HBO’s “Generation” is One of the Most Realistic Teen Dramas


Warrick Page/HBO Max

In one of the promotional release images of “Generation,” the young ensemble cast stands strongly together.

Ever since the release of “Euphoria,” HBO has been producing a wide variety of teen dramas including the long-awaited “Gossip Girl” reboot; however, one new HBO drama that has caught my eye is “Generation.”

Created by Daniel Barnz and his 19-year-old daughter, Zelda Barnz, “Generation” is a show that not enough people are talking about. This show focuses on a group of high schoolers as they discover who they are in the world. It captures a glimpse into their different lives, and any teenager that lives in a suburb can easily relate to any of the characters.

One of the actresses on the show, Lukita Maxwell, tells W Magazine the powerful impact this show could have on teenagers: “I didn’t have that support to be able to talk to any of my friends about queerness or how I felt in my racial identity…‘Generation’ is for kids out there like me; I needed this show when I was that age, just to know that there were kids going through the same thing.”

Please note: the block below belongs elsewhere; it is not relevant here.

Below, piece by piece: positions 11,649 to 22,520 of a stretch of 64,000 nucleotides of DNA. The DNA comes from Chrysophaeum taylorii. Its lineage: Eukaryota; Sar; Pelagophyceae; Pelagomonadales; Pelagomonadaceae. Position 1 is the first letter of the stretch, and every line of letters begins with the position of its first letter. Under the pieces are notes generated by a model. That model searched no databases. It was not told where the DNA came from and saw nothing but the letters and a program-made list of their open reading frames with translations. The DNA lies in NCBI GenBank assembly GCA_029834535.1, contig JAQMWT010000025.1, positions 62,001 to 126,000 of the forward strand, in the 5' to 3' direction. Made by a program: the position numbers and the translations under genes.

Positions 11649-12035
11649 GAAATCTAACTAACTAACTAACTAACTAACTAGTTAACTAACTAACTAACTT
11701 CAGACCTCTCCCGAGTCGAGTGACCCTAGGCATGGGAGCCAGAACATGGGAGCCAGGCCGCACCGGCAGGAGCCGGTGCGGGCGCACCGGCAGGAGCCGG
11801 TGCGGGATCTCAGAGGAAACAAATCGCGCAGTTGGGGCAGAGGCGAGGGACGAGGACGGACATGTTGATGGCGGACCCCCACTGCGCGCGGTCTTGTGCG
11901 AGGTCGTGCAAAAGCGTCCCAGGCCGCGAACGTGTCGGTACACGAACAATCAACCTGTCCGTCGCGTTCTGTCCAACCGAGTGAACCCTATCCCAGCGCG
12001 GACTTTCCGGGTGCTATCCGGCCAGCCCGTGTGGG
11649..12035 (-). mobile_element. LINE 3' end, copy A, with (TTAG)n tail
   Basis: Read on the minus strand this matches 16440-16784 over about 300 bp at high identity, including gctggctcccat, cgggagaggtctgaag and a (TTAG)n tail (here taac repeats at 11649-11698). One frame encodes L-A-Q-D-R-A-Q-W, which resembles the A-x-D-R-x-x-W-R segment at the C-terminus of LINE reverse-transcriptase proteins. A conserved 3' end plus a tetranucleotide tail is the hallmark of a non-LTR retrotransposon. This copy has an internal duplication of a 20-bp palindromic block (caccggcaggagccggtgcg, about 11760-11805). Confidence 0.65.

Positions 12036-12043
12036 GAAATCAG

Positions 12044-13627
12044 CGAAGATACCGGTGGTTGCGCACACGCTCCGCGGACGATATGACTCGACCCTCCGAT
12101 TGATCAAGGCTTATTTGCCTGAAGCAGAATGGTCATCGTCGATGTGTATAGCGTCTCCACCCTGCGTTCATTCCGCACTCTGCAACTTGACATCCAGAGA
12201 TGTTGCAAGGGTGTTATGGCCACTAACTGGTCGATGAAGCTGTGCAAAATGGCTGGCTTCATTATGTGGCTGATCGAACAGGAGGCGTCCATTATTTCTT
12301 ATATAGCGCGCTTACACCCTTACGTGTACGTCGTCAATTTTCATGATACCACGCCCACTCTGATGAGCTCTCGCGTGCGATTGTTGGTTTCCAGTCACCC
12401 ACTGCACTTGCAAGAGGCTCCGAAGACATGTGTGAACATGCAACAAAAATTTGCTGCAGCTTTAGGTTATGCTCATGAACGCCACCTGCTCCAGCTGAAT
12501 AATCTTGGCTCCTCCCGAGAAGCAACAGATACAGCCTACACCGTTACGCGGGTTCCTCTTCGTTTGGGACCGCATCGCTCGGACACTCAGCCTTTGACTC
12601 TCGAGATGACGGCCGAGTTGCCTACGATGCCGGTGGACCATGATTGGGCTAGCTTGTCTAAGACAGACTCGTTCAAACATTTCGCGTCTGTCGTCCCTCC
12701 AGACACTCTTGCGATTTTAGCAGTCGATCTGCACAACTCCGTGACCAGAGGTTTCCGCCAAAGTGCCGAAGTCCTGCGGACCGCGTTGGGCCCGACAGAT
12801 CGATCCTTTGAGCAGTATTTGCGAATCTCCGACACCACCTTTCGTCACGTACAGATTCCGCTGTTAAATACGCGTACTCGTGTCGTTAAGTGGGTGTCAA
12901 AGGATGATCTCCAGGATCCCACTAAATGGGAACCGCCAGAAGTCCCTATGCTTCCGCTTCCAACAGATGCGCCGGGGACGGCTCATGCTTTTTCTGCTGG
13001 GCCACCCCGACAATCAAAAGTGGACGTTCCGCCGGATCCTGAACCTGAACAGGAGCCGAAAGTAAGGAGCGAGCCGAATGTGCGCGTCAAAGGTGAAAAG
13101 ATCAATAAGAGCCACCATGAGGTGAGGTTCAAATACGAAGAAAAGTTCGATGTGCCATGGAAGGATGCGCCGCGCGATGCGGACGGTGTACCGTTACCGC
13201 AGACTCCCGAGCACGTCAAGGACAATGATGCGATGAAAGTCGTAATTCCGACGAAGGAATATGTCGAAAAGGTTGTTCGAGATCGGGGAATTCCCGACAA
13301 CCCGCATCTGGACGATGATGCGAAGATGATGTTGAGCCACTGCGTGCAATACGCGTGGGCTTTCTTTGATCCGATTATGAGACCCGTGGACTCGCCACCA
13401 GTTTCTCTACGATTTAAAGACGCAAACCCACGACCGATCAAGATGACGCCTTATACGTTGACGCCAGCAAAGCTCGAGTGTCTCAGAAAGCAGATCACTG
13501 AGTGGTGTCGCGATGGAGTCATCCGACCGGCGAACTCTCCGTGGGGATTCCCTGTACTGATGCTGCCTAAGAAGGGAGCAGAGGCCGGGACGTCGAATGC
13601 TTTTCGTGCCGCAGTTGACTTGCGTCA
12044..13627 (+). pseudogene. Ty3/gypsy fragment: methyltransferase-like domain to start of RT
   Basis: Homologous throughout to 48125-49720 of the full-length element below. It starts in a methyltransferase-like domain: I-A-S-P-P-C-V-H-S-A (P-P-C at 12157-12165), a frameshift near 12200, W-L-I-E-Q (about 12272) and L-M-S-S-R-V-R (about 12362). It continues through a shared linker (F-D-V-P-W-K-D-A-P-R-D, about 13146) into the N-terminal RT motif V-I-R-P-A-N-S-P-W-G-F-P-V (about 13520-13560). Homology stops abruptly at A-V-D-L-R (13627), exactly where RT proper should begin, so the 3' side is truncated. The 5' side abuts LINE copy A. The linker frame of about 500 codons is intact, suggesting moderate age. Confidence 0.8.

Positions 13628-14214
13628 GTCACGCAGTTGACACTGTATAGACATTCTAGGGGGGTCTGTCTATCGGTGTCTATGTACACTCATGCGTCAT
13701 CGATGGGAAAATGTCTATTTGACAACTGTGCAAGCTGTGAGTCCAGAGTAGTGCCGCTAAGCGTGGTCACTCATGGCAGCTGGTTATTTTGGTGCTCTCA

“Generation” is also a breath of fresh air compared to other shows that constantly sexualize young teens. For years, many critics and viewers have called out the adultification of high schoolers on TV. Whether it is the grown adults who typically play sophomores in high school like “Riverdale” or the casual display of nudity like “Tiny Pretty Things,” both adults and teens alike have expressed concern over many teen dramas.

This is the reason why Zelda Barnz felt inspired to start writing “Generation” at only 17. She originally planned this story as a novel; but after talking to her father who is a director and screenwriter, they realized this story had greater potential and took it to HBO.

Barnz tells The Hollywood Reporter, “We wanted to make sure with casting that our kids looked young and looked like real high schoolers. Watching a lot of teen shows, it can make a lot of teenagers self-conscious because the casting does tend to be people in their late 20s playing teenagers.”

“Generation” is a prime example of why it is necessary to get real teenagers’ input when creating a show revolving around them. Being a teenager herself, Zelda Barnz knew exactly what teens hated about dramas and what they loved about them. There are still iconic fashion moment, beautiful visuals, and top tier acting; however, the realistic portrayal of teen life is the icing on top.